Amid a raging debate over the use of e-cigarettes, experts from all over the world will assemble in Poland this week to debate on the role of safer nicotine products that can help people switch from smoking.
The theme for the sixth edition of Global Forum on Nicotine (GFN) 2019 is "It's time to talk about nicotine". The three-day conference will be held from June 13 in Warsaw.
The forum will examine the rapidly developing science in relation to nicotine and its use, including policy and regulatory responses.
Academics, researchers, politicians and policy makers, from all sides of the debate, along with nicotine consumers and advocates, will participate in various plenary and parallel sessions at the conference.
E-cigarette is a battery-powered vaporiser that simulates smoking by providing some of the behavioral aspects of smoking, including the hand-to-mouth action of smoking, but without combusting tobacco.
India is the second largest consumer of tobacco with over one in 10 of the world's smokers and incurs a staggering economic burden of approximately USD 26 billion per annum.
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According to the World Health Organisation (WHO), more than 10 million die each year due to tobacco use in India and there are about 120 million smokers in the country.
In August last year, the Health Ministry issued an advisory to all states and Union Territories to stop the manufacture, sale and import of Electronic Nicotine Delivery Systems (ENDS).
Apex research body - Indian Council of Medical Research (ICMR) - has recommended a "complete" ban on ENDS, including e-cigarettes, saying their use can initiate nicotine addiction among non-smokers, but the debate on its health impact is a continuing topic of discussion between experts.
Pankaj Chaturvedi, Deputy Director at Tata Memorial Hospital, said nicotine is a highly toxic chemical and potentially carcinogenic.
"In fact, it will not be an exaggeration if it is considered as a poison. Therefore, any nicotine product should be taken under strict medical supervision for controlling withdrawal symptoms during cessation therapy," he said.
"I laud the Government of India for taking a tough stand against these newer nicotine delivery devices. We should not commit the same mistake by allowing ENDS like the United States that is regretting their decisions," Chaturvedi claimed.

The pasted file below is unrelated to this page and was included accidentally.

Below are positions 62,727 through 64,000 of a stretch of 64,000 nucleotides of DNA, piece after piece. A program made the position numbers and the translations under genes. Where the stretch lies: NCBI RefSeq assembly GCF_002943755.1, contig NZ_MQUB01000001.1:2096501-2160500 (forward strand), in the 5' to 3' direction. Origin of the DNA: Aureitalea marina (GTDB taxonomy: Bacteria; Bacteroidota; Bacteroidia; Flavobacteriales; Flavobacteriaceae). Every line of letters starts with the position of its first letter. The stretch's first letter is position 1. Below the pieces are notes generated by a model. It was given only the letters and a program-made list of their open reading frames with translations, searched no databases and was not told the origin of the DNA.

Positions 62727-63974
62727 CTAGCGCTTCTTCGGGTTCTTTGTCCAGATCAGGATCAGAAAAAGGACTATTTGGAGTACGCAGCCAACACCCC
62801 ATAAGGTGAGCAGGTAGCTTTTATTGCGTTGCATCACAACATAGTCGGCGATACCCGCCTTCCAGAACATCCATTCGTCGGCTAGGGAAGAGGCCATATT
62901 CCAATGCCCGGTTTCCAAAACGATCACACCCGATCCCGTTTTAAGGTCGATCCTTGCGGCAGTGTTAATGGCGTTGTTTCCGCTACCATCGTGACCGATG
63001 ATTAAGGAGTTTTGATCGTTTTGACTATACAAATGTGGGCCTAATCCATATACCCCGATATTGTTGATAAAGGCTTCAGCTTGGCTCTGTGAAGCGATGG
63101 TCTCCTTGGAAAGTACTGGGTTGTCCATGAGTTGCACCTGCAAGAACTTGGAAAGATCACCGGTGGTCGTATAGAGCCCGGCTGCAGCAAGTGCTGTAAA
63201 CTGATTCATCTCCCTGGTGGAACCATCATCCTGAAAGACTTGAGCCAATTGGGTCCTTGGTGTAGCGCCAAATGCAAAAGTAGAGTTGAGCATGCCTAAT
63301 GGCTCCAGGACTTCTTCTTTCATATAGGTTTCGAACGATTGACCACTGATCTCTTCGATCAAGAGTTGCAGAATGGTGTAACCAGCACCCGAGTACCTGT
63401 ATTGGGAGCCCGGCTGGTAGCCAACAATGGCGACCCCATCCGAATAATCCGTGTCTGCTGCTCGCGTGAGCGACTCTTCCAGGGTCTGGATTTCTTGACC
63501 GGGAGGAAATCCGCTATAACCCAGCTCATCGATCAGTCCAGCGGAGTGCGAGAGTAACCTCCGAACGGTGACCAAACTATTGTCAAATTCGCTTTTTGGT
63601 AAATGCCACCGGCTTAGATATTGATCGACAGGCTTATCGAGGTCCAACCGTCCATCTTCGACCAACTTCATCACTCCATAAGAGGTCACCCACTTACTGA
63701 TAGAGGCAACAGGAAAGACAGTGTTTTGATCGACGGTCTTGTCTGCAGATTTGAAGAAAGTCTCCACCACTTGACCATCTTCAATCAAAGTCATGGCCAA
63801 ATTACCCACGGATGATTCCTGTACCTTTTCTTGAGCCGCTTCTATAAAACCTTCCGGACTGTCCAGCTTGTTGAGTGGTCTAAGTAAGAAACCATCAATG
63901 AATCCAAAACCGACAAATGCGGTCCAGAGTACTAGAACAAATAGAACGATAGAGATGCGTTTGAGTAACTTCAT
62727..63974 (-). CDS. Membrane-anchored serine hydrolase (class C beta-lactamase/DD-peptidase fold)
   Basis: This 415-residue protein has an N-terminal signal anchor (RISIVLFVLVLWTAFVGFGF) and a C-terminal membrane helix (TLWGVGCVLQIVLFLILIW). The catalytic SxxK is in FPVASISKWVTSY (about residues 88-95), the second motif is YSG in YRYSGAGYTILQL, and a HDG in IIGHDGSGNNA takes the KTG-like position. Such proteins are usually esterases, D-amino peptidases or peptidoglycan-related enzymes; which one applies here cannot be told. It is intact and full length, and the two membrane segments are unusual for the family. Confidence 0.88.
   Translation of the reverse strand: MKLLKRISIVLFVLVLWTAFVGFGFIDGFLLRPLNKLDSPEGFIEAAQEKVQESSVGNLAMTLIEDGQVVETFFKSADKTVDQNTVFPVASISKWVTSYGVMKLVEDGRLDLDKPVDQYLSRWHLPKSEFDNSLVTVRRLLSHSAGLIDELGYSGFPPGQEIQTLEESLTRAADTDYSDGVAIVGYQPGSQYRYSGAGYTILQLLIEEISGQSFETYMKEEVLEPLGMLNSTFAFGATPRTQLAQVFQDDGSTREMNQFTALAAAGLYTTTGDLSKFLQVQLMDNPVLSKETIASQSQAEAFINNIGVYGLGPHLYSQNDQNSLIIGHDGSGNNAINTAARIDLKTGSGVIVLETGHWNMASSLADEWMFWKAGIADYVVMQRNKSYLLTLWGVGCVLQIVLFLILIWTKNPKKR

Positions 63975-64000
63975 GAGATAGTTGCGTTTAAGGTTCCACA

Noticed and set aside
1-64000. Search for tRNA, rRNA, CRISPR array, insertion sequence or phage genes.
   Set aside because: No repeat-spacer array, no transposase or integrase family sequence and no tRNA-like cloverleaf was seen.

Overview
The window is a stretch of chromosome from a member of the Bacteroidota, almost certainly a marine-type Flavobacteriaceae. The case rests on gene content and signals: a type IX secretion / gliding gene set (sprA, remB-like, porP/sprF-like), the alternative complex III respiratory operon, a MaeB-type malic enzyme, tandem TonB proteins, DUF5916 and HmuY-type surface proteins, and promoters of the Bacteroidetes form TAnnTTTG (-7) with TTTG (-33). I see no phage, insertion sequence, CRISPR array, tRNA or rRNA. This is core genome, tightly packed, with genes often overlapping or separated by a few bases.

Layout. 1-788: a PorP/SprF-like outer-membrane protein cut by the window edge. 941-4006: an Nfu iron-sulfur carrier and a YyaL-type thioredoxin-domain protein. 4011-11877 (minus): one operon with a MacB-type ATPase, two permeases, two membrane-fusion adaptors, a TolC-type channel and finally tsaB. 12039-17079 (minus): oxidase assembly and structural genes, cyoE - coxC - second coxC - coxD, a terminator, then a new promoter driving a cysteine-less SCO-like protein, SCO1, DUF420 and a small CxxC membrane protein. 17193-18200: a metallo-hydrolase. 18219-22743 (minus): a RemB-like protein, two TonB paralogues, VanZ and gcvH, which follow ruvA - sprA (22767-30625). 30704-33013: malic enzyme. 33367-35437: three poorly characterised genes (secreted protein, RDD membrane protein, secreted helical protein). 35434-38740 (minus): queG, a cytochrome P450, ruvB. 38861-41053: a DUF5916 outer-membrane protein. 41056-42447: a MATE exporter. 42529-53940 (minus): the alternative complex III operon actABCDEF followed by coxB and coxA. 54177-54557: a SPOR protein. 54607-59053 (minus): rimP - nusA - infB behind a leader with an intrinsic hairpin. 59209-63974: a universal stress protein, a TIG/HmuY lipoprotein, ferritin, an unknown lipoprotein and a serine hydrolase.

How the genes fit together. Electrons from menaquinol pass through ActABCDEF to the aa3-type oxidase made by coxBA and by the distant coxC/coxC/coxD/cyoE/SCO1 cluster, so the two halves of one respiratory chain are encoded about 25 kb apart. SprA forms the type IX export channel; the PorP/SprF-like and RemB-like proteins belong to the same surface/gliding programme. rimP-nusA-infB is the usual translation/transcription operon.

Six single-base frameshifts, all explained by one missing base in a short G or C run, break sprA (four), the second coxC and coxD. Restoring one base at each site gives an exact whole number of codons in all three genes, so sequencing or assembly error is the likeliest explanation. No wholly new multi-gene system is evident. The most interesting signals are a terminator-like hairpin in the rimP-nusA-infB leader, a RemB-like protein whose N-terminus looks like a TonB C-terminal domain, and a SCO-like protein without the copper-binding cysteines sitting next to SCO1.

Aparajeet Kar, Consultant Pulmonologist at Narayana Health in Bangalore, holds a counter-view that e-cigarettes unlike conventional cigarettes do not burn tobacco, thereby producing no tar or carbon monoxide, two of the most damaging elements in a conventional cigarette.
"Almost all of the harm from smoking that comes from thousands of chemicals (4,000 known and others unknown) in tobacco smoke, which are highly toxic are absent in
e-cigarettes," Kar said.
"One of the major benefits of vaping is the ability to control the amount of nicotine that a person is ingesting and there is no evidence so far that vaping causes harm to people around which is in contrast to secondhand smoke," the consultant said.
Harit Chaturvedi, Chairman of Cancer care, Director and Chief Consultant Surgical Oncology at Max Hospitals claimed these new nicotine products are just another way for companies to increase their profits.
"I observe that the tobacco industry is devising new ways and launching new products specially to lure the young generation. Currently, we are facing the new challenge of ENDS and as doctors are deeply concerned since it is being promoted as a 'harm reduction device'," he said.
Sree T Sucharitha, Associate Professor at the Department of Community Medicine at Tagore Medical College Hospital in Chennai said a survey of e-cigarette consumers across India revealed that a significant majority opted for them with the intention to quit smoking and they strongly believe in the harm reduction potential of such devices.
"A majority of the current users reported almost nil side effects with use of e-cigarettes and are aware that they are not totally harmless. Meta studies also reveal the potential of e-cigarettes as tobacco harm reduction alternatives and thus I favour evidence-backed policy reflection from federal systems in India," he said.
U S Vishal Rao, Head Neck Surgical Oncologist & Robotic Surgeon HealthCare Global (HCG) Cancer Center and a member of Karnataka government's High Power Committee on Tobacco Control expressed concern over the aggressive promotion and marketing of ENDS as harm reduction, safe and cessation device in India.
"There is no evidence to show that ENDS are less harmful, safe and helpful towards cessation efforts. In fact, there is adequate evidence to show how harmful ENDS is," he said, quoting US Surgeon General's 2016 report on
E-cigarette (ENDS) and WHO report 2016.
"Both the reports showed that these (ENDS) possess dangers to the youth, pregnant women and fetuses. There is not enough research to quantify the relative risk of ENDS over combustible products," Rao said.
Samrat Chowdhery, a tobacco harm reduction advocate, said empirical data does not support the claim that
e-cigarettes lead to cigarette use.
"If this were the case, there would have been corresponding rise in smoking. Instead, countries that have regulated ENDS are witnessing accelerated decline in smoking rates, including among teens," he said.
(This story has not been edited by Business Standard staff and is auto-generated from a syndicated feed.)